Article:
Türkiye just experienced major earthquakes. Experts agree that what happened was one of the worst disasters in history. The tremors took a toll on a very large area and millions of people. In truth, the disaster directly affected all of the country, causing devastation in 11 provinces and claiming more than 45,000 lives. There were no habitable buildings left in downtown Hatay. In Adıyaman, the earthquakes caused enormous damage. And Kahramanmaraş was among the worst-hit cities. Meanwhile, hundreds of thousands of people were forced to leave all earthquake-stricken areas – not just the towns that suffered severe damage.
In the disaster’s wake, the Turkish state and nation mobilized – as they repeatedly have following previous disasters. The central administration, local governments, nongovernmental organizations (NGOs), associations, and volunteers rushed to the disaster zone as a united front to heal people’s wounds. Others unable to go there themselves sent help. Some invited survivors into their homes. Those generous folks who offered free food and beverages to relief workers and locals relocating to other cities reminded everyone what charity really meant. Across the country, children donated whatever money they had in their piggy banks to survivors. Young people earned the entire country’s appreciation by helping save people from the rubble, collecting donations, delivering aid to the disaster zone, and distributing aid personally on the ground.
I attempted to write this piece as someone who personally witnessed what happened in the disaster zone. I was able to observe relief efforts in earthquake-stricken areas. I have done my best to grasp what happened since the earthquake’s immediate aftermath based on the recollections of survivors themselves. I had the opportunity to listen to many locals explain what they thought about the efforts of the state, nongovernmental organizations, and volunteers. I personally witnessed the prudence of Turkish citizens, who suffered a great deal, while their pain and trauma were still very fresh.
It is an indisputable fact that the vast majority of Turkish society joined forces to heal people’s wounds. In the wake of such great disasters, most people tend to set aside their political or social views to work together. That is what happened after the earthquakes in Türkiye. The sense of solidarity on the ground certainly attested to that fact. However, we also witnessed certain debates in the media and on social media platforms that threatened to undermine national solidarity.
In recent years, the expansion of social media gave rise to a very serious problem locally and worldwide: the dissemination of false information designed to mislead and manipulate the masses. Such fake news, distorted facts, and manipulative content spread rapidly, especially in times of crisis. In the Kahramanmaraş earthquake’s aftermath, too, some people spread this type of content on social media – which was one of the most serious problems. The main purpose of manipulative posts was to influence the domestic political debate. It is no secret that manipulative content spreads more rapidly in countries with high levels of political polarization. Indeed, international studies established that Türkiye was among those countries suffering most frequently from disinformation.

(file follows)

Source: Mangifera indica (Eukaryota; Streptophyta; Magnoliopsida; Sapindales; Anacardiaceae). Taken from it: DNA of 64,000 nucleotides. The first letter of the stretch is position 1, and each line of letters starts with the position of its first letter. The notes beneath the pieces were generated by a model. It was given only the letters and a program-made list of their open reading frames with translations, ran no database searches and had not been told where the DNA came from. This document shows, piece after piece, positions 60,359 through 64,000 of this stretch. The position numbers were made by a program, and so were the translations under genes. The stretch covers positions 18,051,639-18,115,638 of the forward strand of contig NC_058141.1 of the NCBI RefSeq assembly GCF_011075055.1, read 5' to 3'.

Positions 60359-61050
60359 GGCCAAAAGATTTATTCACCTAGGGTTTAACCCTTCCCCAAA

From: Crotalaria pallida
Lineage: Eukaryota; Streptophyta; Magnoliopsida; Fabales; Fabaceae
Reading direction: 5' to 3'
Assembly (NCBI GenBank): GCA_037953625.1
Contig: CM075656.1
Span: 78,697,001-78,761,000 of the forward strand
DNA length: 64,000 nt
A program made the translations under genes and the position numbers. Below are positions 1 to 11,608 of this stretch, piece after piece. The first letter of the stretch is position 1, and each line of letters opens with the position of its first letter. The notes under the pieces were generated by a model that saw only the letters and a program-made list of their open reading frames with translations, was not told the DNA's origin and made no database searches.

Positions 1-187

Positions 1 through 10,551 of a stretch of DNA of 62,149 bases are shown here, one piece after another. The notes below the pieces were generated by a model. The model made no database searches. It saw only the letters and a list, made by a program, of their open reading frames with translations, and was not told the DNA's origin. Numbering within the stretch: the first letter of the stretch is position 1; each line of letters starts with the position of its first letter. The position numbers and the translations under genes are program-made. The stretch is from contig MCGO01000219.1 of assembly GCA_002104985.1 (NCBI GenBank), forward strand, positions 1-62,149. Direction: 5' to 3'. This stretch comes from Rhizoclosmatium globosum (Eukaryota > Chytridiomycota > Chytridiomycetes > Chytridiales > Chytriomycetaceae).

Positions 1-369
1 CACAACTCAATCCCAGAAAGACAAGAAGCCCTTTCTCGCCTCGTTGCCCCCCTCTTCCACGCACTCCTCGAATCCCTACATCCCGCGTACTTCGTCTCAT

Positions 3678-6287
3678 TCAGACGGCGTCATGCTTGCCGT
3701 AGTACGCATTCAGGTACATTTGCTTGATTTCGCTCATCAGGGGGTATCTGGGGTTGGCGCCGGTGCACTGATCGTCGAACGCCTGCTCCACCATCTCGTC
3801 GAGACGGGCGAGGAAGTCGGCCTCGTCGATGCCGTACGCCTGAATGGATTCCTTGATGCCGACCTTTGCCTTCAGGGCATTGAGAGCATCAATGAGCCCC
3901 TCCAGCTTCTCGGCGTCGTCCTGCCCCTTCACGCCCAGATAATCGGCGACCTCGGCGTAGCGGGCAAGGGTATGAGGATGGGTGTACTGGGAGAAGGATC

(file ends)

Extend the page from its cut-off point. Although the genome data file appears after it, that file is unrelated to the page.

Rallying Around the Flag
I wrote a lengthy introduction to explain in detail the nature of the domestic political debate over the earthquakes. Although the Turkish people had a strong sense of solidarity, some opposition parties and their digital supporters made accusations intended to undermine national solidarity. In the wake of disasters, one would expect all political parties to stand in solidarity with society. At the very least, the majority expects political parties to temporarily set aside their respective agendas. In this regard, the following questions await answers: Why did the opposition use such strong language at a time when the country’s people desperately needed solidarity and there were still dead bodies under the rubble? Did opposition leaders not realize that this brand of politics could backfire? In this sense, did the opposition take a risk by using strong language in the disaster’s immediate aftermath?
Society’s sense of unity grows stronger in times of crisis and disaster. According to the “rally around the flag” theory, which was based on several studies conducted in the 1970s, that sense of unity encourages people to support their government in such periods. Accordingly, people are inclined to support decision-makers following natural disasters or in uncertain times to ensure that their problems go away quickly. That is why they throw their weight behind the sitting government. Another factor that encourages people to rally around the flag is linked to positive pre-crisis steps taken by the government. In other words, it is the people’s confidence in their government’s ability to solve problems.